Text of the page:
Monday, July 23, 2001

Olympic hero may get memorial

Freedom Center may salute Hubbard's achievements

By Dan Klepal
The Cincinnati Enquirer

        Before Jesse Owens and Jackie Robinson, there was DeHart Hubbard. A Cincinnati native and star student at Walnut Hills High School, Mr. Hubbard broke ground as the first African-American to win an individual Olympic gold medal, taking the long jump in 1924 in Paris.

        He graduated with honors from the University of Michigan, where he was a five-time Big Ten champion in track and field, and later served as race relations adviser for the Federal Housing Authority.

        But Mr. Hubbard's Olympic accomplishments and civil rights work have gone largely unnoticed in his hometown.

        Until now.

        Three groups are combining forces to place a memorial to Mr. Hubbard inside the planned transit center at the foot of the National Underground Railroad Freedom Center.

        Officials are considering a statue, to be in place when the transit center opens next year.

        Ohio Secretary of State Ken Blackwell said he idolized Mr. Hubbard, who died in 1976. Mr. Blackwell knew him well — Mr. Hubbard was his great-uncle.

        “He was a gentleman (who) not only represented his country but his people who, at the time, were marginalized in a society that hadn't fully appreciated their human dignity,” Mr. Blackwell said.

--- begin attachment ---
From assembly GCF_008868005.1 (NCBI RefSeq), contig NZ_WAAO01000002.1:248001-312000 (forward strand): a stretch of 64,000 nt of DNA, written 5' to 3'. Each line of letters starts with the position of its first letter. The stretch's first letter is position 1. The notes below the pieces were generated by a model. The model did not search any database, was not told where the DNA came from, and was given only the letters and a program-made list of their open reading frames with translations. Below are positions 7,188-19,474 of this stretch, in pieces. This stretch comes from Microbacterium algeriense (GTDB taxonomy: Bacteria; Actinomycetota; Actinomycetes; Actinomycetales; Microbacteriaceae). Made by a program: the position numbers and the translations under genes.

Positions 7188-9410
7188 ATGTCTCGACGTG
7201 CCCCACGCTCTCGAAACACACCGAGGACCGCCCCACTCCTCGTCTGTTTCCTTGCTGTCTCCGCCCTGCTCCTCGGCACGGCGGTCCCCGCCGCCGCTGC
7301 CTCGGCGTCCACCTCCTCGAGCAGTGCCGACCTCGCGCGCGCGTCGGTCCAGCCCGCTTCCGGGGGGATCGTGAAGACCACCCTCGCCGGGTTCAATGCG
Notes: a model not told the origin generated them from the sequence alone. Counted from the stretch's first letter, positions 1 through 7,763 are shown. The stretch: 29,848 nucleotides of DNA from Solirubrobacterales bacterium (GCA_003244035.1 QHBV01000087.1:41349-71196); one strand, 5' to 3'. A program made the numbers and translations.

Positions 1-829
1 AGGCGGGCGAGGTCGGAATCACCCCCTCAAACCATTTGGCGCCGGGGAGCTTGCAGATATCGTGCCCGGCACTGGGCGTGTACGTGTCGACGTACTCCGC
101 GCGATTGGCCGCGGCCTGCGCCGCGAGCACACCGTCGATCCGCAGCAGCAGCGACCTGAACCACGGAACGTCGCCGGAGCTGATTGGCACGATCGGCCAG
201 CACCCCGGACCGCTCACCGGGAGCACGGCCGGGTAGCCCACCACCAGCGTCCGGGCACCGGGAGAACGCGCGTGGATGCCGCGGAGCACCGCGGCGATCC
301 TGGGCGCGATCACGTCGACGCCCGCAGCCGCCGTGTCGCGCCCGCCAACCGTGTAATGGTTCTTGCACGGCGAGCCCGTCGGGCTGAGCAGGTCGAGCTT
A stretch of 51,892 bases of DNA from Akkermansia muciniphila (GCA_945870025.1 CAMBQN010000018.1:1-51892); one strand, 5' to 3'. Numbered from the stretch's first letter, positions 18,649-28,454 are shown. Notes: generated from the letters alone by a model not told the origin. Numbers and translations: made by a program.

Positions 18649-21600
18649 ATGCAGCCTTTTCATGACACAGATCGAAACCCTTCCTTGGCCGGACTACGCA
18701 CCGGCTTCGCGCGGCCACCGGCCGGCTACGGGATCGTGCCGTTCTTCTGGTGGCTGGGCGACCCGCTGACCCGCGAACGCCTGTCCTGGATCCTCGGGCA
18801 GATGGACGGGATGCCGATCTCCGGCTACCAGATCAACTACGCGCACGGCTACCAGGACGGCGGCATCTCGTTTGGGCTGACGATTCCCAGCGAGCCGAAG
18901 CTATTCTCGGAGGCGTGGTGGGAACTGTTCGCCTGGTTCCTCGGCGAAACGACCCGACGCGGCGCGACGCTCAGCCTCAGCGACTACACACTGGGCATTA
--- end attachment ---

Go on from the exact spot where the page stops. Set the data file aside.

“... But he was proud of being an American and proud that he was jumping on behalf of his country, with its problems and its promise.”

        Metro, which is operated by the Southwest Ohio Regional Transit Authority, will use an estimated $25,000 in federal funds for the monument.

        Indiana artist Daniel Edwards, who specializes in portraying African-American Olympic athletes, has been selected for the job but is not yet under contract.

        Cincinnati 2012 Inc., the organization trying to bring the Olympics to town, has been pushing for a memorial to Mr. Hubbard.

        Cincinnati 2012 president Nick Vehr, while serving on Cincinnati City Council, became aware of the lack of recognition here of Mr. Hubbard.

        “We've been encouraging anybody who would listen to build an appropriate memorial to DeHart Hubbard in this city,” Mr. Vehr said.

        “A significant piece of sculpture at the entrance to the Freedom Center sounds like exactly what he deserves.”

        Ed Rigaud, chief executive officer for the Freedom Center, said he would be proud to have a memorial there.

        Mr. Blackwell said his great-uncle never pined for recognition from his hometown. But he thinks Mr. Hubbard would be pleased.

        “He was one who didn't have an insatiable thirst for public recognition and praise,” Mr. Blackwell said. “His satisfaction was in his mother's and father's smile and sense of pride.

        “He was very much a champion's champion.”


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